Dominique Vandenberg was born in Belgian in 1969. He is a martial artist, actor and producer, stunt performer and stunt choreographer. He is known for Mortal Kombat (1995) Gangs of New York (2002), Inland Empire (2006), Pit Fighter (2005), Beowulf (2007).
Dominique Vandenberg began going to judo with his older brother when he was only four or five years old. He loved the art and took it very seriously. He continues to study Judo today, but he has also studied Greco-Roman Wrestling and catch-as-catch-can wrestling. He began studying Kyokushin karate when he was twelve and then training in Muay Thai. Later he began Skyleko-Kundokan karate which is a combination of Kyokushin karate and judo throws. He studied Muay Thai with numerous instructors in Holland. At thirteen his trainer, Frank Merkens, took him by train on weekends to Chakuriki Gym, famous for producing to K1 fighters, and he was able to train there and attend seminars.
Dominique’s serious passion for martial arts affected his school work and his parents made him quit martial arts for months until they finally realized that he could not function normally without training and they let him go back to training with Frank Merkens. At this time he also began traveling to many different countries and competing in every discipline possible. Dominique got his big break around 1985 when the European Junior Muay Thai Championship were held in Antwerpen, Belgium and one of the main fighters became ill. Dominique took his place and won and his competition career began.
He competed in all kinds of tournament, winning the majority of them, and bt then at the age of sixteen he left school to enroll in a Kunto training course in Okinawa, Japan. He graduated the course tied for first rank, and returned to Belgium, where he was drafted into the military. He Volunteered to go to a post in Germany because it allowed him to serve for only 8 months instead of the full year. Upon release, Dominique began training for an invitational freestyle martial arts competition he had been invited to when he had completed the Kunto course. He won the competition after only two months of training but was hit by a car and which broke his leg and shattered his hip. He was no longer able to fight in sanctioned events as the wrong kick could re-break his leg and thus he lost the most important activity in his life.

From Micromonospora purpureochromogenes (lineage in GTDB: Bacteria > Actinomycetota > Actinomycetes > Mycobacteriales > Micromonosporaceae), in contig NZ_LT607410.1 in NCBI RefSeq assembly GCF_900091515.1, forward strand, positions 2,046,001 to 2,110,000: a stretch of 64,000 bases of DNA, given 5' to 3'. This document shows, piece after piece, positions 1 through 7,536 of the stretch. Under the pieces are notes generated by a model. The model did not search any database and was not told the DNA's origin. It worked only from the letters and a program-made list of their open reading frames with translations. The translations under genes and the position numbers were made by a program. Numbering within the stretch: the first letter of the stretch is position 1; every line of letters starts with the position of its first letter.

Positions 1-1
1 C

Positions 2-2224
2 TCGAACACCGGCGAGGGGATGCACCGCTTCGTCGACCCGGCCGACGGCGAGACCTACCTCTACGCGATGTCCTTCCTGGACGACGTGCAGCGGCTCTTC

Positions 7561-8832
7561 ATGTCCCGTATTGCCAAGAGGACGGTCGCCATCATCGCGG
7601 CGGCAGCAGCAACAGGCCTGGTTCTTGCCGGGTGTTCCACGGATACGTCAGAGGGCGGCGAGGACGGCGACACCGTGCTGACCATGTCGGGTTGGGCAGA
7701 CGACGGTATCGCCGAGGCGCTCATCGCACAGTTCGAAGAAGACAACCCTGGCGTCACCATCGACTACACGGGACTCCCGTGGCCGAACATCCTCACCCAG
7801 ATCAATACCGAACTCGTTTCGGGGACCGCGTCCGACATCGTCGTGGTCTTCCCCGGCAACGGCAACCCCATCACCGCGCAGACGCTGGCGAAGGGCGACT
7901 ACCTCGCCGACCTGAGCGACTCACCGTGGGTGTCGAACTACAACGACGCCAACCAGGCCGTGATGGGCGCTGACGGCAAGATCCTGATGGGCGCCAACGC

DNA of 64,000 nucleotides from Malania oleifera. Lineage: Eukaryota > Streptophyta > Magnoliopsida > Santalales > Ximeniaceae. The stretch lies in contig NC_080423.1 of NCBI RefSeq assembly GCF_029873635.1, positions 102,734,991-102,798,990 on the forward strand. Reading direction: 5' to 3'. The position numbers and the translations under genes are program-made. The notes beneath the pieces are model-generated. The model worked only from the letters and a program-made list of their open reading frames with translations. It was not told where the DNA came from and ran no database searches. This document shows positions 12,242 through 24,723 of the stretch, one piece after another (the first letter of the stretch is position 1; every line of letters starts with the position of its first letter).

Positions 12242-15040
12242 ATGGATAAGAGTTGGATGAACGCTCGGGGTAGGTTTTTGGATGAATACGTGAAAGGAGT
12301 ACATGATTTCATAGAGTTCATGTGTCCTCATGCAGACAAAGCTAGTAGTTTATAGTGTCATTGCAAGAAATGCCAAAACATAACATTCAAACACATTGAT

When Dominique was healed he began to train police and military, but he was only 18 and bored, so when he worked with an officer who he thought was different than the rest, he befriended him and found out that he had been in the Foreign Legion. He began to study more about the Legion, and then, without the approval of his parents, Dominique left Belgium for France and eventually found a way to join the French Foreign Legion. He graduated from basic training in the top five of his class and he was allowed to choose his post. He chose the elite paratrooper regiment, the 2REP, which required more training, and then he was sent to Africa. Dominique spent five years working in countries in Africa including Chad, Nigeria, and the Central African Republic. His job was fighting to control rebellions. During this time he met his fiancée, Waruny, who was a freedom fighter. After their meeting, he had to leave her behind and return to fulfill his last eight months of service to the Legion. When he went back to get Waruny he discovered that she had been killed.